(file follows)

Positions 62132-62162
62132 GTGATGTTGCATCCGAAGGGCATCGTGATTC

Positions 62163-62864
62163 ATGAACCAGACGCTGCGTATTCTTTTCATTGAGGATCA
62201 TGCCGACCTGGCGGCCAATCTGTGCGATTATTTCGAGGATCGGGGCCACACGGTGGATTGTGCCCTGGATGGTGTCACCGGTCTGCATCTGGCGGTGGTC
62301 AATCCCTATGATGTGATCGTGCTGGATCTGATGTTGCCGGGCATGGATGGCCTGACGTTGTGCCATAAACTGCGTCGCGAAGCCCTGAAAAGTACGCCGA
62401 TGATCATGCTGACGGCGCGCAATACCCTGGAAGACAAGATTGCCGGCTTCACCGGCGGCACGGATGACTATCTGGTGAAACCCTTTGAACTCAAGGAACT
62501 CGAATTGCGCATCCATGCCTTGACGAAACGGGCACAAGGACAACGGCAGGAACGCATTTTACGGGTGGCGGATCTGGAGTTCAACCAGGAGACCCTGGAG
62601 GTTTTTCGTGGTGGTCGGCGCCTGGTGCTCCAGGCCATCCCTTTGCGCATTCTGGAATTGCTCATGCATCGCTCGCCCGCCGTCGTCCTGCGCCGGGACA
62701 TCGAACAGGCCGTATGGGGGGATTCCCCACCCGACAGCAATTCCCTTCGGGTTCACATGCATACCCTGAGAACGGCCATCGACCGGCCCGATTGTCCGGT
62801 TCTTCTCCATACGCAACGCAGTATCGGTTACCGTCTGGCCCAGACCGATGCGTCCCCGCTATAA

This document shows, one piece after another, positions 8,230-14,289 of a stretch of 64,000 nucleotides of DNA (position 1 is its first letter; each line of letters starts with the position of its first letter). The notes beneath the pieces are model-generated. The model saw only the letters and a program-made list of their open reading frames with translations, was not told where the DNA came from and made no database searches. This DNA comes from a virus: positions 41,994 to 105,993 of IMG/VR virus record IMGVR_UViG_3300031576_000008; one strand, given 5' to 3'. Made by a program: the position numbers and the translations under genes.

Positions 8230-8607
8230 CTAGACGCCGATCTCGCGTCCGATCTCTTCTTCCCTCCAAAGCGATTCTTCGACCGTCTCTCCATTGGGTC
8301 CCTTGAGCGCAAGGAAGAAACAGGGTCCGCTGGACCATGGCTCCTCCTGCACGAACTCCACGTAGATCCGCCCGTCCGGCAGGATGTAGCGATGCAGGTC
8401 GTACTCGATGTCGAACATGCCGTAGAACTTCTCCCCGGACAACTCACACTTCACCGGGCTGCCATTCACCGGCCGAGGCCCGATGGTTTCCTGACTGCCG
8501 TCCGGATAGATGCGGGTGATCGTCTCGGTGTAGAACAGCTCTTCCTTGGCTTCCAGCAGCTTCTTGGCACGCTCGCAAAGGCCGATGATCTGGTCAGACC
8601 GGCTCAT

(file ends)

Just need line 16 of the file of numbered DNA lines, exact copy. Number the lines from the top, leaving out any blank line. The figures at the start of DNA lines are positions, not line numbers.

8401 GTACTCGATGTCGAACATGCCGTAGAACTTCTCCCCGGACAACTCACACTTCACCGGGCTGCCATTCACCGGCCGAGGCCCGATGGTTTCCTGACTGCCG